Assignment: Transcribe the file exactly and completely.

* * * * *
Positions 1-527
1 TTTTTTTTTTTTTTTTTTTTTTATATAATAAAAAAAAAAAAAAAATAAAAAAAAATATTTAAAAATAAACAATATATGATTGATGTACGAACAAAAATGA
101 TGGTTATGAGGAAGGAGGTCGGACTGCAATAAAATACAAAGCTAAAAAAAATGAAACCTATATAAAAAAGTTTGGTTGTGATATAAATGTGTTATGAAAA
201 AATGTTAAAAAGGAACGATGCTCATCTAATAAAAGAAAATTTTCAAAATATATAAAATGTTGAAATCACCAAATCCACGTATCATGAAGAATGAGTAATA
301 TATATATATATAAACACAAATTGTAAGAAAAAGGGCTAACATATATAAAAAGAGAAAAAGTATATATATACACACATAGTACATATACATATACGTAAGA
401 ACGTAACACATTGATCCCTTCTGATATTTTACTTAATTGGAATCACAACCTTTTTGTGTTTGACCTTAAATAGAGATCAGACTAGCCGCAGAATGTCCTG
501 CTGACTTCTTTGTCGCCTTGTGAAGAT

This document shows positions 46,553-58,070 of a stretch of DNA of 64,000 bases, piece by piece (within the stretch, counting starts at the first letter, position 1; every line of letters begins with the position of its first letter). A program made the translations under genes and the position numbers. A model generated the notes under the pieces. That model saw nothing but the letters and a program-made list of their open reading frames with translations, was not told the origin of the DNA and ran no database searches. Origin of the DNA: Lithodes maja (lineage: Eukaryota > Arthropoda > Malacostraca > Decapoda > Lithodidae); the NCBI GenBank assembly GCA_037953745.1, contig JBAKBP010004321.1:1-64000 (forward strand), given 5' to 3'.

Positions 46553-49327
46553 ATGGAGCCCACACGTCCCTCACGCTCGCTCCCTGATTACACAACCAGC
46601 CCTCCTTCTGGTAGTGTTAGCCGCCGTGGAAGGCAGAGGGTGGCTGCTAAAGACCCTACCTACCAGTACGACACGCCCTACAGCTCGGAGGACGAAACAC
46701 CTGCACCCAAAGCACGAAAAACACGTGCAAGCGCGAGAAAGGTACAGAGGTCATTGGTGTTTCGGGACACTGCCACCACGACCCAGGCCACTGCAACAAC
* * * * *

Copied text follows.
Positions 1-527
1 TTTTTTTTTTTTTTTTTTTTTTATATAATAAAAAAAAAAAAAAAATAAAAAAAAATATTTAAAAATAAACAATATATGATTGATGTACGAACAAAAATGA
101 TGGTTATGAGGAAGGAGGTCGGACTGCAATAAAATACAAAGCTAAAAAAAATGAAACCTATATAAAAAAGTTTGGTTGTGATATAAATGTGTTATGAAAA
201 AATGTTAAAAAGGAACGATGCTCATCTAATAAAAGAAAATTTTCAAAATATATAAAATGTTGAAATCACCAAATCCACGTATCATGAAGAATGAGTAATA
301 TATATATATATAAACACAAATTGTAAGAAAAAGGGCTAACATATATAAAAAGAGAAAAAGTATATATATACACACATAGTACATATACATATACGTAAGA
401 ACGTAACACATTGATCCCTTCTGATATTTTACTTAATTGGAATCACAACCTTTTTGTGTTTGACCTTAAATAGAGATCAGACTAGCCGCAGAATGTCCTG
501 CTGACTTCTTTGTCGCCTTGTGAAGAT

This document shows positions 46,553-58,070 of a stretch of DNA of 64,000 bases, piece by piece (within the stretch, counting starts at the first letter, position 1; every line of letters begins with the position of its first letter). A program made the translations under genes and the position numbers. A model generated the notes under the pieces. That model saw nothing but the letters and a program-made list of their open reading frames with translations, was not told the origin of the DNA and ran no database searches. Origin of the DNA: Lithodes maja (lineage: Eukaryota > Arthropoda > Malacostraca > Decapoda > Lithodidae); the NCBI GenBank assembly GCA_037953745.1, contig JBAKBP010004321.1:1-64000 (forward strand), given 5' to 3'.

Positions 46553-49327
46553 ATGGAGCCCACACGTCCCTCACGCTCGCTCCCTGATTACACAACCAGC
46601 CCTCCTTCTGGTAGTGTTAGCCGCCGTGGAAGGCAGAGGGTGGCTGCTAAAGACCCTACCTACCAGTACGACACGCCCTACAGCTCGGAGGACGAAACAC
46701 CTGCACCCAAAGCACGAAAAACACGTGCAAGCGCGAGAAAGGTACAGAGGTCATTGGTGTTTCGGGACACTGCCACCACGACCCAGGCCACTGCAACAAC